A Stack of Comic Books

Image source: Google Images

Of course, if you sell locally, you offload a lot of the danger of working with the postal system. You can sell to a local comic store, a local collector, or even at a convention you bring your collection to when you visit. They're all viable options if you want to offload a decent collection, though, of course, the offer you get will vary.

Option 2: Selling the Bulk, Saving the Value

The second option, and the one we generally recommend, is to go through your collection and identify the comics that contain that 1% of the value. Set a threshold; anything over that threshold set aside to sell individually, and anything under it keep in the bulk bin and sell as a lot. The threshold can be $5, or $10, or even more if you like, but the goal is to get your money's worth out of the good comics while you offload the bulk to someone who will do the legwork to get the extra dollars from it.

A Bulk Comic Book Collection

Image source: Google Images

Of course, this still means you need to do the work of identifying the valuable comics and selling them individually. Unless, of course, you have a resource you can trust to identify and give you fair value for the valuable comics. Not to toot our own horns too much, but you can always see what we have to say

Option 3: Themed Collections and Complete Runs

A third option – which you can do with the whole bulk collection or just the bulk you have left after you've picked out the value using option two above – is to create themed sets and runs of comics to sell.

Some random selection of 50 comics probably isn't going to be very interesting to the vast majority of collectors out there. The people most likely to be interested in it are children or the parents of children who just want a starter batch of comics to read, and resellers who will buy your $1 comics at $0.50 each and resell them for full price as much as they can.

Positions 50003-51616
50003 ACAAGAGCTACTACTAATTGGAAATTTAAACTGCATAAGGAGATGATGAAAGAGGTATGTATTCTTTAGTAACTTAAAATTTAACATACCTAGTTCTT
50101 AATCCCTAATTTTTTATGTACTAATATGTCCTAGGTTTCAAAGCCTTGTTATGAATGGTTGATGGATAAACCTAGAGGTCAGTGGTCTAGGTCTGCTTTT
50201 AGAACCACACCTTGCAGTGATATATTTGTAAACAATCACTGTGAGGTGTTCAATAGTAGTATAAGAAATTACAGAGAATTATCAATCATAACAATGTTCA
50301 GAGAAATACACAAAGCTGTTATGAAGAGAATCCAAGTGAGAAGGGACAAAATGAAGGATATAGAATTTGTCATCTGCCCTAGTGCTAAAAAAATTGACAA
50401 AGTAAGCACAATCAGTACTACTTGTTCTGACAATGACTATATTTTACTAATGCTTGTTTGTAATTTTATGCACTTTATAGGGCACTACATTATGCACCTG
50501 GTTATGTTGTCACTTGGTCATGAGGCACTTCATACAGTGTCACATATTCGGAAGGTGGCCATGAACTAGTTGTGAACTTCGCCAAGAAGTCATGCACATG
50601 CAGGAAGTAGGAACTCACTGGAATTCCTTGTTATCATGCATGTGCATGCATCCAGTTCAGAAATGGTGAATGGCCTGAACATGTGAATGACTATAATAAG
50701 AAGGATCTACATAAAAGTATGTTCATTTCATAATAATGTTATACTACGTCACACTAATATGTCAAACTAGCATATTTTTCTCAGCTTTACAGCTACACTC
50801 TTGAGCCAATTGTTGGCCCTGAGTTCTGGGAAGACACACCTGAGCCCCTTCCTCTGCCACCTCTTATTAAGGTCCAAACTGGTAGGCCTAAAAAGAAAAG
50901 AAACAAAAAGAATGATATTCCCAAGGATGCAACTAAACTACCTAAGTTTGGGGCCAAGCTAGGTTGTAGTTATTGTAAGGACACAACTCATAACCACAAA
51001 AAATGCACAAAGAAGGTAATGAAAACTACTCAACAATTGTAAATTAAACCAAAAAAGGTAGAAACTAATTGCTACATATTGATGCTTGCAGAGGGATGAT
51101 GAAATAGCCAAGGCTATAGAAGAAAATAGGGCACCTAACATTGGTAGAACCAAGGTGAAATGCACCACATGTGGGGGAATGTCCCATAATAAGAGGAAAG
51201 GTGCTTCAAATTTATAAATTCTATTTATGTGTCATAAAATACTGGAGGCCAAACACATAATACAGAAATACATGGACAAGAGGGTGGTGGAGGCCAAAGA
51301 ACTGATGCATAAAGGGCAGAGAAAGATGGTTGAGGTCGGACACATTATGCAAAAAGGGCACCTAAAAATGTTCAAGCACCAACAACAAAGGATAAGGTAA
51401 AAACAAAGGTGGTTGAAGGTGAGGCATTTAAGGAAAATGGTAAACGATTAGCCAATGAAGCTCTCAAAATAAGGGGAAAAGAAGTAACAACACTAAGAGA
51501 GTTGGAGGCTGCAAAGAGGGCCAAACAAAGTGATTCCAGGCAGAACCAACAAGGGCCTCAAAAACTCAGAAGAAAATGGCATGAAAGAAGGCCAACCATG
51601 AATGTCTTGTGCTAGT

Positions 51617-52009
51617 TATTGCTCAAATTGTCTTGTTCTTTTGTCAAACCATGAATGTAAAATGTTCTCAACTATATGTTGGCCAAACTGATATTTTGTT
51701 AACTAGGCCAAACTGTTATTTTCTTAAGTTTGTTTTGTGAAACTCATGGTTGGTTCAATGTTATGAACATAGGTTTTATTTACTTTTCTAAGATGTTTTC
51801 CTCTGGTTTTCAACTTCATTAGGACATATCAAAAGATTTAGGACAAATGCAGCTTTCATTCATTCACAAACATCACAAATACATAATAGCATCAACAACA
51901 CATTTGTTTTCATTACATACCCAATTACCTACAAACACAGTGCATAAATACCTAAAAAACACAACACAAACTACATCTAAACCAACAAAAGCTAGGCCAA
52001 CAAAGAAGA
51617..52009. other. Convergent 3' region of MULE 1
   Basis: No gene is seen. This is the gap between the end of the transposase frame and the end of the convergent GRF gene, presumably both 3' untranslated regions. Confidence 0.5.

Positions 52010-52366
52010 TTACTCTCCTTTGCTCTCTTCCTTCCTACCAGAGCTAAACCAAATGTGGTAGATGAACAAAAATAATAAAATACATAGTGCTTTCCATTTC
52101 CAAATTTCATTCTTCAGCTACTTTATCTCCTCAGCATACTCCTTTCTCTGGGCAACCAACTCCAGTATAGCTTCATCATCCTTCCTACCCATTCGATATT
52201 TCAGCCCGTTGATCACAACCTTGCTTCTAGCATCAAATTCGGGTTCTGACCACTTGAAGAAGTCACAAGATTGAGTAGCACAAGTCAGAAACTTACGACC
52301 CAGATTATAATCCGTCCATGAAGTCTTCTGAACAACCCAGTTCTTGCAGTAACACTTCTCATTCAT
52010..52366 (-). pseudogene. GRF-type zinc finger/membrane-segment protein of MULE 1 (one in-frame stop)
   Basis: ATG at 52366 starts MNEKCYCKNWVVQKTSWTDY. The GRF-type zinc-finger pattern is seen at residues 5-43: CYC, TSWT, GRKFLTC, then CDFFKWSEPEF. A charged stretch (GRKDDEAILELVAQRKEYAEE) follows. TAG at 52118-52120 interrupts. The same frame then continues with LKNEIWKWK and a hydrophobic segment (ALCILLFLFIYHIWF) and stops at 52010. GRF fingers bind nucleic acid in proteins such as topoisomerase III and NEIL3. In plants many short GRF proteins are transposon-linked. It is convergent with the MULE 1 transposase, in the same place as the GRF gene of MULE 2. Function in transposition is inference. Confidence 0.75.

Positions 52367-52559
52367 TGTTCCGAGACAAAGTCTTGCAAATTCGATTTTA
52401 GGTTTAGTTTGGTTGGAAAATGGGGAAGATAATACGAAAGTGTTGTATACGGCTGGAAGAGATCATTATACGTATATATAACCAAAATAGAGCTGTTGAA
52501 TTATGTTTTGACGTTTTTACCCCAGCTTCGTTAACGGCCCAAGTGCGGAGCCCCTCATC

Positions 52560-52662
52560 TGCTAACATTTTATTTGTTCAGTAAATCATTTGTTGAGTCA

Themed Comic Book Collection

Image source: Google Images

But, a selection of 50 sequential Spider-Man comics from 1987, or the complete run of an X-Men story, or a set of all of the various "first" appearances of Deadpool in different comics? That's another story. You appeal to people who want to own a whole storyline but don't want to buy a trade paperback (or no such trade exists). You appeal to collectors of various characters or lines. You even appeal to nostalgia. You can get more than the comics might be worth individually by having a full set to sell.

This does require you to actually have that set, though, and that can be a tall order sometimes, especially if you're missing a key or the key is one of your valuable comics you'd want to sell individually. From there, you have to make a choice about how you want to put a set together to sell.

Step 5: Create Listings or Solicit Offers

Once you've done everything above, it's time to actually sell the comics. List your collection on the venue of your choice, and solicit offers. Talk to your local comic shop, talk to resellers and brokers, list the collection on eBay; whatever you choose, pull the trigger to get the process started.

Creating Online Listings For Comic Books

Image source: Google Images

At this point, you're just left with one thing: waiting for an acceptable offer to come in and making the sale. Someone, somewhere, will probably be interested in your collection. Meanwhile, you might have to fend off lowballs or scams, but that's part of any online sales, not just comics. That's why it's so important to know what you have and how to sell it, after all.

And, of course, if you want any help with any step of this process, you can reach out and contact us. We're more than happy to chat about comics, no matter what you have, and we'll help answer any questions you may have about selling off your collection.